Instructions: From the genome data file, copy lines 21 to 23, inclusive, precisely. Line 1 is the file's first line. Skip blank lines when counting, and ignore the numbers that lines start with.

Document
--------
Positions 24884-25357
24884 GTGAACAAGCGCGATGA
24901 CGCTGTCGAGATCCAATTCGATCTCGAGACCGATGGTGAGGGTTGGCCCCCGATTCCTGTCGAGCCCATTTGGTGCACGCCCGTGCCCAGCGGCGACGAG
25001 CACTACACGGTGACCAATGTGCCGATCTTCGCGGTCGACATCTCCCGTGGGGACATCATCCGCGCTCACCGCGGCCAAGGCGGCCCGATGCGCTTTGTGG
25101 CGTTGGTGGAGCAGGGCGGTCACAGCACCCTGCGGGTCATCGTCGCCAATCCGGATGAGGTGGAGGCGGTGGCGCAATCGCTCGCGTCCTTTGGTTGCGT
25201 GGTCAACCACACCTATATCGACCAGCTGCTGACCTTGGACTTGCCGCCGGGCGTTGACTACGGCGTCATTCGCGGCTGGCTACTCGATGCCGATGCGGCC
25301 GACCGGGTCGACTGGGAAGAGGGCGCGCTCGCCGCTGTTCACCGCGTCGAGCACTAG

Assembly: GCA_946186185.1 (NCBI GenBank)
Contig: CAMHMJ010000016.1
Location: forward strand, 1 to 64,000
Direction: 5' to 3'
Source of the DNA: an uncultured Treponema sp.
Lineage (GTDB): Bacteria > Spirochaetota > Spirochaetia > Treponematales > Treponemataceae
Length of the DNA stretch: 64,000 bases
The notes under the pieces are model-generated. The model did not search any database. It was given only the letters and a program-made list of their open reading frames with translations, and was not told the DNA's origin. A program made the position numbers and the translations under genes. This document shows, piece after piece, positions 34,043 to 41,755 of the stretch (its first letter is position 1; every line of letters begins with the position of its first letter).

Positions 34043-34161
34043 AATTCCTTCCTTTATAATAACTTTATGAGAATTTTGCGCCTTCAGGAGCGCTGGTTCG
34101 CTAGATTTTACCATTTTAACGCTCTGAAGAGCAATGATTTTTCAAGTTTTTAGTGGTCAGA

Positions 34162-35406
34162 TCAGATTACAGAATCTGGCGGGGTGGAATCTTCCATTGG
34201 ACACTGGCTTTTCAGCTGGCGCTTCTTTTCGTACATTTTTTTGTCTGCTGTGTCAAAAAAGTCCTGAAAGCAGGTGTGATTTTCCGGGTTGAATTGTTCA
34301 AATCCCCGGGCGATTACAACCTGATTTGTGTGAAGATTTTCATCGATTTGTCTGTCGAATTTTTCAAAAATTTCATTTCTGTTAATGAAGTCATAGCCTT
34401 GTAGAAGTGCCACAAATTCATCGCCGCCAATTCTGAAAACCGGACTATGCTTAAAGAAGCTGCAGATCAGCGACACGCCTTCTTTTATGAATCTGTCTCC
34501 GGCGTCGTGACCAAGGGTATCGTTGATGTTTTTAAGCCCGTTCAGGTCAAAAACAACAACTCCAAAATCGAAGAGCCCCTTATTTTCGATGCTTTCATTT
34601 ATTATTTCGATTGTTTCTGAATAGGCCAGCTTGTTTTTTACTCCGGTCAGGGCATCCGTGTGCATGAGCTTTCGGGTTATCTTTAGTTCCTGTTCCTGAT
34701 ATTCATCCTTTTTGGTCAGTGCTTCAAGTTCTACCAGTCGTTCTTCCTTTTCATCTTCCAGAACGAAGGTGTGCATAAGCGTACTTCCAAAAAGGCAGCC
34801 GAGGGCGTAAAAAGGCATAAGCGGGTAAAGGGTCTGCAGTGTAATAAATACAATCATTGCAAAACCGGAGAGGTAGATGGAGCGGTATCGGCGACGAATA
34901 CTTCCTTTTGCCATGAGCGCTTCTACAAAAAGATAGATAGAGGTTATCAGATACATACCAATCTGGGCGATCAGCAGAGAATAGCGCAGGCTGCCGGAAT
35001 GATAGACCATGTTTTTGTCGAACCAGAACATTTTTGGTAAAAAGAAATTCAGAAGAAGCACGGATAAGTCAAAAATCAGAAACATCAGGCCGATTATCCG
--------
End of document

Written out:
34201 ACACTGGCTTTTCAGCTGGCGCTTCTTTTCGTACATTTTTTTGTCTGCTGTGTCAAAAAAGTCCTGAAAGCAGGTGTGATTTTCCGGGTTGAATTGTTCA
34301 AATCCCCGGGCGATTACAACCTGATTTGTGTGAAGATTTTCATCGATTTGTCTGTCGAATTTTTCAAAAATTTCATTTCTGTTAATGAAGTCATAGCCTT
34401 GTAGAAGTGCCACAAATTCATCGCCGCCAATTCTGAAAACCGGACTATGCTTAAAGAAGCTGCAGATCAGCGACACGCCTTCTTTTATGAATCTGTCTCC